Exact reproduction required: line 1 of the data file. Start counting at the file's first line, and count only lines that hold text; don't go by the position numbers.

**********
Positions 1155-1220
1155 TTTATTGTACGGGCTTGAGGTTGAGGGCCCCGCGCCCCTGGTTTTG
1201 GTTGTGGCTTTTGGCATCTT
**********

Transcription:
Positions 1155-1220